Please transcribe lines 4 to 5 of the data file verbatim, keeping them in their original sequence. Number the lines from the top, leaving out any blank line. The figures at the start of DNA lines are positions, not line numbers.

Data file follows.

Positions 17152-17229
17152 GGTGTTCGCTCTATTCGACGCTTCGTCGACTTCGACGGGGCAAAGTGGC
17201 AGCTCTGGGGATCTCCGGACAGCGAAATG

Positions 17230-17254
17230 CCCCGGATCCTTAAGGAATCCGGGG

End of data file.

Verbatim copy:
Positions 17230-17254
17230 CCCCGGATCCTTAAGGAATCCGGGG